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    \$\begingroup\$ I'd like to think the other way around. Whether or not you use remote sensing, the sense should be connected to output, at load if used, at regulator if not used. Then the TRIM resistor can be connected to SENSE because SENSE is connected. But if SENSE pins are floating, the 10 ohms internal voltage drop may be a problem so I would not connect it to a floating sense pin? but to the stable output pin. \$\endgroup\$
    – Justme
    Commented May 4, 2023 at 20:48
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The Sense and VOUT lines are internally connected through 10Ω resistors. [from datasheet]

The sense pins aren't floating, because they are connected to VOUTs through an internal 10Ω resistors. 10Ω is a stiff resistor. Consider also that the current flowing through the sense pins is small, so the 10Ω resistors introduce a negligible voltage drop.

One of the reasons I ask is that I've seen some applications of this converter where the sense pins are left floating. The converter seems to work but I'm curious what the drawbacks are (if any).

The intent behind the sense lines. There may be a voltage drop between the output of the DC-DC and the load dues to resistance in the connection. The sense lines create a Kelvin connection and sense the output voltage at the load, instead of sensing the output voltage at the converter output. The feedback look in the DC-DC adjusts (increases) the output voltage to compensate for the drop between the DC-DC and the load.

The voltage drop between the power supply and the load may be small enough by itself (current is small, or connection resistance is small). In that case the DC-DC will supply enough voltage to the load without the sense connections.

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  • \$\begingroup\$ I know that they're not really floating and connected internally. So why does the datasheet still recommend connecting them? And that still does not answer the question of, can you leave the PINS floating? \$\endgroup\$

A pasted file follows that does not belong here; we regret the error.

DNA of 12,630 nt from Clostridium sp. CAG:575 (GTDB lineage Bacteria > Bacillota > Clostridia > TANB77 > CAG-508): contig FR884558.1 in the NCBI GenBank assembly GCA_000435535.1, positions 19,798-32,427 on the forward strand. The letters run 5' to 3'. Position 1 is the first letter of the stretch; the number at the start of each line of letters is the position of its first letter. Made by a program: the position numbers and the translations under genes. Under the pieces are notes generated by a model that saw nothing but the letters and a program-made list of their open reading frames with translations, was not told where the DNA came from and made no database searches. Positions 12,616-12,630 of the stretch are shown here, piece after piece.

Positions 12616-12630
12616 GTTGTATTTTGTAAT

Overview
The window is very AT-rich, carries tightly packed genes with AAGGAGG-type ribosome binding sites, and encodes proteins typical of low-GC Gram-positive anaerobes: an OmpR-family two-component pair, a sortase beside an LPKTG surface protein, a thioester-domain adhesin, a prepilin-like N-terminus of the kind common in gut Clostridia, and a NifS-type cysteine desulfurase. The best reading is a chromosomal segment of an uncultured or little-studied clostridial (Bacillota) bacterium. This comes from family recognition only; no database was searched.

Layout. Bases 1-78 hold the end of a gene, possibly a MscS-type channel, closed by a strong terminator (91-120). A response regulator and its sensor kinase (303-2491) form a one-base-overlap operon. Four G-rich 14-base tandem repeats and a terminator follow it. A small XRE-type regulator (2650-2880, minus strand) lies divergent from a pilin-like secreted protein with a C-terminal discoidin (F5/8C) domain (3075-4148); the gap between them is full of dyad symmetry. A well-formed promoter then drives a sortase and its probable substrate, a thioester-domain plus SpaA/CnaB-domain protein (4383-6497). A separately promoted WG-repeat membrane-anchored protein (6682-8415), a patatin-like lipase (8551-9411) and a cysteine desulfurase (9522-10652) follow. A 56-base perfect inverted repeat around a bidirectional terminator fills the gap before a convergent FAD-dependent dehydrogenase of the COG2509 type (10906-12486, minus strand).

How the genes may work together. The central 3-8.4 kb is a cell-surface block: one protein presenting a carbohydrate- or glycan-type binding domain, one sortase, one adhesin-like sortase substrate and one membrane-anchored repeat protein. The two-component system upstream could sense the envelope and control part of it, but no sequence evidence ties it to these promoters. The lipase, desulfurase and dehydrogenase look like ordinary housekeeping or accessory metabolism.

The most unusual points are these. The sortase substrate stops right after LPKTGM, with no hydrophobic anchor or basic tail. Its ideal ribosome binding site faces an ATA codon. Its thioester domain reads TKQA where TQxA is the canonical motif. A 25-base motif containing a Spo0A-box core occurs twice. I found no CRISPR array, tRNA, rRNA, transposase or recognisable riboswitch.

– BobaJFET
    Commented May 5, 2023 at 12:50
  • \$\begingroup\$ Regarding he last bit "can you leave the pins floating?" You can leave pins unconnected, if the voltage drop between the DC-DC and load is small enough for your application. So, the other applications [which you mentioned] which left the sense pins unconnected could be alright. [That's what I was trying to convey in the last paragraph of my answer.] Internally the sense pins are connected to outputs through 10Ω. So, unconnected ≠ floating in case of this DC-DC. You can't physically leave the sense pins floating , even if you wanted to. \$\endgroup\$
    – misk94555
    Commented May 5, 2023 at 13:57
  • \$\begingroup\$ I understand now. But i'm talking about the actual pins, not what they are connected to on the inside. In that respect, an unconnected pin is considered a floating pin. At least, that's how I was taught. I'll admit it's confusing. This was discussed on here before electronics.stackexchange.com/questions/345148/… \$\endgroup\$
    – BobaJFET
    Commented May 5, 2023 at 14:25
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    \$\begingroup\$ By now between the datasheet, Verbal Kint's comment [and that's a gem], Dave Tweed's comment, and my answer you have the complete analysis. You have all of the necessary information. Take it from here, @Boba . \$\endgroup\$
    – misk94555
    Commented May 5, 2023 at 17:32
  • \$\begingroup\$ Case closed. Much appreciated. \$\endgroup\$
    – BobaJFET
    Commented May 5, 2023 at 18:26